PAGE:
China embarked on the first rover flight to Mars. The six-wheeled robot, encapsulated in a protective tube, was launched off Earth at 12:40 local time (04:40 GMT) by a Long March 5 rocket from Wenchang spaceport Hainan Island.
In February 2021, the robot may "successfuly" arrive in orbit around the Red Planet.
Called Tianwen-1, or "Questions to Heaven," the rover does not actively attempt to land for a further two to three months on the Earth.
The American Viking landers used the wait-and-see technique effectively in the 1970s. This will allow engineers to determine Mars' atmospheric conditions before attempting what will become a dangerous descent.
A little different launch
China National Space Administration (CNSA) has yet to announce that it has entered its expected orbit and is on its way to the red planet.
It was a little different from the live launch day reporting that we had come to expect from NASA and SpaceX likes. CNSA offered no official live streams, and there were no official countdowns. Alternatively, several ardent rocket-watchers followed private videos uploaded to Chinese Weibo and Douyu social media sites.
Here's a video of the launch of Tianwen-1 atop the Long March 5 Y4. Source: https://t.co/a5vbXcTijb pic.twitter.com/7oRLNegDNK — Andrew Jones (@AJ_FI) July 23, 2020
One out of three missions
Tianwen-1 is one of three 11-day missions setting off to Mars. The United Arab Emirates launched its satellite Hope toward the Red Planet on Monday. NASA also plans to deploy the next-generation rover, Perseverance, about a week from now.
The Chinese mission's planned touchdown site would be a flat plain within the Utopia impact basin just north of the Mars equator. The rover must study the geology of the field-the surface above, and just below.
Tianwen-1 looks much like the Spirit of Nasa and the Opportunity rovers of the 2000s. It weighs around 240 kg and is powered by solar panels that fold out.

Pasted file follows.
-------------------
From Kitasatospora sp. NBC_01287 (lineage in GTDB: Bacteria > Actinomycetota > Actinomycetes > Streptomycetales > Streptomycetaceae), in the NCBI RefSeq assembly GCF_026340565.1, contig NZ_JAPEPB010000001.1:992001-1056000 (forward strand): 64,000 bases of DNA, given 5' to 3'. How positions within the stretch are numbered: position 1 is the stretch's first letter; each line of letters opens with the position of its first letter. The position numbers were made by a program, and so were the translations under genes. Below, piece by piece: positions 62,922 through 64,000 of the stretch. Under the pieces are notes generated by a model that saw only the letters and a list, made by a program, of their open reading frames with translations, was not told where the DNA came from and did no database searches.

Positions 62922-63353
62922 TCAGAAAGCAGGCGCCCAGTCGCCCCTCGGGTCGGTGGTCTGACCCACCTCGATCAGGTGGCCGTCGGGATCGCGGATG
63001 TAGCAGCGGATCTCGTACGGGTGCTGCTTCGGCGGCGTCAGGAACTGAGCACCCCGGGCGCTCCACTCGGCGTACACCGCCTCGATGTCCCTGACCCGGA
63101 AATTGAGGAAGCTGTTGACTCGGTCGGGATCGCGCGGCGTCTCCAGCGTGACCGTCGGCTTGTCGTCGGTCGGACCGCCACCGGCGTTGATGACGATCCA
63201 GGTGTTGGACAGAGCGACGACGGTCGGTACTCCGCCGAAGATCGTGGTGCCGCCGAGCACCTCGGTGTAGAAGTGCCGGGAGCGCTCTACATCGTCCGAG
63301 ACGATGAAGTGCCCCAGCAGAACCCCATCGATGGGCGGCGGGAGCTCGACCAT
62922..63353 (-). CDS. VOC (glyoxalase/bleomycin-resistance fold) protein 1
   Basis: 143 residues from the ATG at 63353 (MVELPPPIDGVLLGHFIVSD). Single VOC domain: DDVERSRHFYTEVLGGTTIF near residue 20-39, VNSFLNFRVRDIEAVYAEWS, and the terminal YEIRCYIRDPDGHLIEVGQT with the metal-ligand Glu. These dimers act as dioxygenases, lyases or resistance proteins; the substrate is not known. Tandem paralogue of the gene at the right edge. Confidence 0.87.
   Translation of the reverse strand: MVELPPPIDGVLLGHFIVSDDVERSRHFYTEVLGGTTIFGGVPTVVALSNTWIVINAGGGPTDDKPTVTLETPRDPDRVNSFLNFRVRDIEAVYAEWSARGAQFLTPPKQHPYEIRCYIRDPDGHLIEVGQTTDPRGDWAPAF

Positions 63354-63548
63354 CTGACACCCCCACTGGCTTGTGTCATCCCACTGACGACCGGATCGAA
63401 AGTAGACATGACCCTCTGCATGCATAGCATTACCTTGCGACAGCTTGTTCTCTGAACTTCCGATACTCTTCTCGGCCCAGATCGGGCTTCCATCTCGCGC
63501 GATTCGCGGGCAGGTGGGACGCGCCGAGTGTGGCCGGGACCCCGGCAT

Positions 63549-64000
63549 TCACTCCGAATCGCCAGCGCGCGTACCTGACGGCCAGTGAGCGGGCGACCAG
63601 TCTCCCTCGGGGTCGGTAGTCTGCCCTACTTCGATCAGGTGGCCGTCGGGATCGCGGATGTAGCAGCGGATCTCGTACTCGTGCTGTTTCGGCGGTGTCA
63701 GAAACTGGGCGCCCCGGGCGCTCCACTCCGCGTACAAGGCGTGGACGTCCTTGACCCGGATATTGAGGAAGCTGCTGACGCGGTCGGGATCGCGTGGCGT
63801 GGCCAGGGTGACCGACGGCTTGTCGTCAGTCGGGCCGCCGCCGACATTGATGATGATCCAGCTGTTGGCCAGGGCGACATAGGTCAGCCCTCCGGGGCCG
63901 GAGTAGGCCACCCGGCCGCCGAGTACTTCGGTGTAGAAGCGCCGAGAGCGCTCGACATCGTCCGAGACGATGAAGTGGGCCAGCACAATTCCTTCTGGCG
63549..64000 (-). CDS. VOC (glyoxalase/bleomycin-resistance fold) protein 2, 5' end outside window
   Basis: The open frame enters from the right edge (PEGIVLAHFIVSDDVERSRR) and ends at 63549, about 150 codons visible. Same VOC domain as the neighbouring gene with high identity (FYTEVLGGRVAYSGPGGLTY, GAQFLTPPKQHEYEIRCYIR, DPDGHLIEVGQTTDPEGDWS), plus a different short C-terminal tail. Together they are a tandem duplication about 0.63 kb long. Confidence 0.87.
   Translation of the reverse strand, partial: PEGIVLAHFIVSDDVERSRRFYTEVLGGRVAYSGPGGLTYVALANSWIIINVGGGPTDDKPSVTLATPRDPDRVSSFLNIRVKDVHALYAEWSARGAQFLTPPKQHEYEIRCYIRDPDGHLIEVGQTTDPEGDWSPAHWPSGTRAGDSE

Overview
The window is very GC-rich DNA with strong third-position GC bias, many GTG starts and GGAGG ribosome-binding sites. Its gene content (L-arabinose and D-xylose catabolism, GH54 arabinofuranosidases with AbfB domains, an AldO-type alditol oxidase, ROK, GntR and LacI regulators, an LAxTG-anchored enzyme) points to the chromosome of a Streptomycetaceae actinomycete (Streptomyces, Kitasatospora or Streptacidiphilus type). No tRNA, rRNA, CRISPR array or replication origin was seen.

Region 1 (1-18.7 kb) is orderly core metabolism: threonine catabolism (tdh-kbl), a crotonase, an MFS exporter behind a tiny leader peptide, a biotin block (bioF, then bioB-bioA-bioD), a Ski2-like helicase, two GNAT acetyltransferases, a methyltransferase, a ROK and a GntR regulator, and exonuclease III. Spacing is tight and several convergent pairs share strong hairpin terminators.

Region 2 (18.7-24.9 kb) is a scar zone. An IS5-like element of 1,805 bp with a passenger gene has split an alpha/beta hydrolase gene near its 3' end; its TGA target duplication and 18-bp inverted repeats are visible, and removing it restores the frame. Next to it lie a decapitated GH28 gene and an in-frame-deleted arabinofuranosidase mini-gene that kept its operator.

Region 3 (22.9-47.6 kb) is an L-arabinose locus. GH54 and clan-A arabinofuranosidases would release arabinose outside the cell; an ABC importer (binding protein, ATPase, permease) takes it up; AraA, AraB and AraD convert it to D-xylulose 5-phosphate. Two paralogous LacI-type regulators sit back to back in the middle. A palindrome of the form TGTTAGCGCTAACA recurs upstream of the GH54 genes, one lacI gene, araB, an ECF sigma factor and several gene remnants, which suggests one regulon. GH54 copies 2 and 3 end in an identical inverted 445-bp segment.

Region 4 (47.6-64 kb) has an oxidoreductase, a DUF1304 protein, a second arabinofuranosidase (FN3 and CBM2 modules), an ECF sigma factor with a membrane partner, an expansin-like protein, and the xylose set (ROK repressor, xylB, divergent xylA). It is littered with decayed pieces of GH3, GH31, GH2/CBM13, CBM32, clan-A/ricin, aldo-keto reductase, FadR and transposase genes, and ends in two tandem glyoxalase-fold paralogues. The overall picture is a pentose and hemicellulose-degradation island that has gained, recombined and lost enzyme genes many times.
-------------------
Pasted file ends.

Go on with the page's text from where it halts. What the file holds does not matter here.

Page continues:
A tall mast holds cameras for taking pictures and helping navigation. It also has five additional instruments that will help test local rock mineralogy and search for any water-ice.
However, this surface exploration is just half the mission. The cruise ship that shepherds the rover to Mars must also research the planet from orbit using seven remote sensing instruments.
Won't it crash?
The historical figures for Red Planet exploration are well known: nearly half of all attempts have crashed. Indeed, China's first attempt to send a Yinghuo-1 satellite to the dusty world stalled in Earth's orbit when its Russian carrier stage hit and dropped into the Pacific Ocean.
But China can rely on the achievements of its two new Yutu lunar rovers, making the first-ever soft landing on the far side of the Moon last year.
The country engineers would claim they are now able to tackle the dreaded "seven minutes of terror." That is when it takes for a spacecraft to make a hazardous journey from the top of the Martian atmosphere to the Moon.
Tianwen-1 will use a combination of a capsule, parachute, and retro-rocket to burn off entrance speed and slow down to a surface-facing stop. If all goes well, a ramp will be deployed by the landing mechanism to allow the rover to start its traverse across the Martian plain.
Chinese scientists want the robot to have at least 90 Martian days of operation. A day on Mars, or Sol, lasts 24 hours, 39 minutes.